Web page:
Twice-signed handwritten affidavit by Abraham Lincoln in an Illinois Supreme Court case
ADS, signed in the third-person, "Abraham Lincoln," and at the conclusion, “A. Lincoln,” one page both sides, 7.75 x 12, October 3, 1856. Lengthy handwritten affidavit by Lincoln, filed with the "Supreme Court of the State of Illinois, Second Grand Division," concerning the disposition of a contested estate. In part: "Abraham Lincoln, being first duly sworn, states on oath that at the November special term of the Circuit Court of Sangamon County, in the State aforesaid, in the year of our Lord one thousand, eight hundred and fifty one, a decree of Divorce was rendered by said court, dissolving the bands of matrimony theretofore existing between Franklin C. Gray and Mary Anna Gray; that afterwards the said Franklin C. Gray went through the forms and ceremonies of a legal marriage with one Matilda Caroline French…after the death of said Franklin C. Gray, the said Matilda Caroline French was delivered of a child, which in the course of nature, must have been begotten after her supposed marriage with Franklin C. Gray, and while they co-habitated, as husband and wife, and that he left no other legitimate child, so far as affiant knows, or believes; that said child is still living, a female and a minor, and that its name is 'Florence Franklin C. Gray.'" Nicely signed at the conclusion by Lincoln, and countersigned by clerk William Turney. Matted and framed with acrylic on both sides to an overall size of 15.5 x 21. In fine condition.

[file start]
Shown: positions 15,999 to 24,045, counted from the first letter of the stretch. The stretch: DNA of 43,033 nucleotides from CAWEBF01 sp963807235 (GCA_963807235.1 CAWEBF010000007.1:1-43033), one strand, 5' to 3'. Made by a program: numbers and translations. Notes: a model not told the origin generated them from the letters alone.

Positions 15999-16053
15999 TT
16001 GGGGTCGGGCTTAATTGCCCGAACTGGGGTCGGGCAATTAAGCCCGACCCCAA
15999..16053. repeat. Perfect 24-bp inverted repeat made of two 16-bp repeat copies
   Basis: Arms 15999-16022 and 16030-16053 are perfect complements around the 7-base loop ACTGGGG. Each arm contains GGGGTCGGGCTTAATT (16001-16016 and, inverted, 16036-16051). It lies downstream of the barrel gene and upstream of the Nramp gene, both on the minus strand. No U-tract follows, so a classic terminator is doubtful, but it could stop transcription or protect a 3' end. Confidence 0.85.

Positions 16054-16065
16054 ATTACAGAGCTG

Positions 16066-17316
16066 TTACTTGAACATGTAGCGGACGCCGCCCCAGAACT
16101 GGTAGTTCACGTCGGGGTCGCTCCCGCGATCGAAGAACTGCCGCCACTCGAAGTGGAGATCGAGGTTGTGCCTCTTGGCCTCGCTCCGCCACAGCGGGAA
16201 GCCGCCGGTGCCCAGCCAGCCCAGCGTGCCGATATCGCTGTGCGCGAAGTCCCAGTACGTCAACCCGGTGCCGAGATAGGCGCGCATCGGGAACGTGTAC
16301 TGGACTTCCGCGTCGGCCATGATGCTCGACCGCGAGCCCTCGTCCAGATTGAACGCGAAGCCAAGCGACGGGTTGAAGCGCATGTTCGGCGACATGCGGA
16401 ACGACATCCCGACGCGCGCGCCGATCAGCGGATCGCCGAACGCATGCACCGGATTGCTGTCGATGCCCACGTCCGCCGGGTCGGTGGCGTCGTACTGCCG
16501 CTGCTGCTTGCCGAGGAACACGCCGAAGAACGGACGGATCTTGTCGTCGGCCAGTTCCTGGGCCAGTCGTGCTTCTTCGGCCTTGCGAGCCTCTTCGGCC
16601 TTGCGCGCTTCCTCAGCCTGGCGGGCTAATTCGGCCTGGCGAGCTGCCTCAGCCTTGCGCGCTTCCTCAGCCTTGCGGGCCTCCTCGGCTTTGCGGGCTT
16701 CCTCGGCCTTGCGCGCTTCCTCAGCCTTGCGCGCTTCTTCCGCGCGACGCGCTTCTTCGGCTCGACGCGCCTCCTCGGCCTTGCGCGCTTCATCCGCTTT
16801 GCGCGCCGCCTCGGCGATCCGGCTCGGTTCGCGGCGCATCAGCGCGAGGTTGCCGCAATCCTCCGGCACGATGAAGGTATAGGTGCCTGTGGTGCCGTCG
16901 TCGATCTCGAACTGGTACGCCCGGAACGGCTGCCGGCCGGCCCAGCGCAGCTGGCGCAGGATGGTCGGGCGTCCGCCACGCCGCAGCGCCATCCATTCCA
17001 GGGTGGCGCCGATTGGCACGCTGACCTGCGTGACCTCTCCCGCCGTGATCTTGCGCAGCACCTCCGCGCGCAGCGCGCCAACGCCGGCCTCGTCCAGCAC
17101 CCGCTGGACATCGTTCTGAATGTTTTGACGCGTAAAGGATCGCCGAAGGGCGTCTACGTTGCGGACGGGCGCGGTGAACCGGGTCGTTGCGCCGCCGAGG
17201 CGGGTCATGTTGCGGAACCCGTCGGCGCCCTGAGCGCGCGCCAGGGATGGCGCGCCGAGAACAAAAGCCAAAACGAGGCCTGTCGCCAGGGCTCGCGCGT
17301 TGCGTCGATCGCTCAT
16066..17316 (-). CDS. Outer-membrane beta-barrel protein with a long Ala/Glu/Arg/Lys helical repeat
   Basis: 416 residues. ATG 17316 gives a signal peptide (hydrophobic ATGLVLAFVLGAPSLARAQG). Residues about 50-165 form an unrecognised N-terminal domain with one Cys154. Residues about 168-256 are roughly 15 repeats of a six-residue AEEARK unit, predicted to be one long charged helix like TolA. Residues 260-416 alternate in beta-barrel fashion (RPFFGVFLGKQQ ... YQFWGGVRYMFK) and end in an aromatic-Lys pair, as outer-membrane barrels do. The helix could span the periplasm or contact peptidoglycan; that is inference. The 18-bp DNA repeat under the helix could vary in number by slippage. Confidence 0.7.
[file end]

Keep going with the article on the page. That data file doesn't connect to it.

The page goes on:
In the case referenced, Mary A. Gray v. Matilda C. French, et al., in the Illinois Supreme Court, Mary Gray sought to overturn her divorce in order to collect from her former husband's considerable estate. If successful, her attempt would render the child of her ex-husband's new wife a bastard, and neither the new wife nor the child would legally be entitled to an inheritance. In this sworn affidavit, neatly written by Lincoln in his distinctive hand, the future president attests to his knowledge of both the legal divorce and the paternity of the child. Between the desirable presence of both variations of his signature—"Abraham Lincoln" and "A. Lincoln"—and the considerable amount of handwriting, this is an excellent piece of Lincolniana.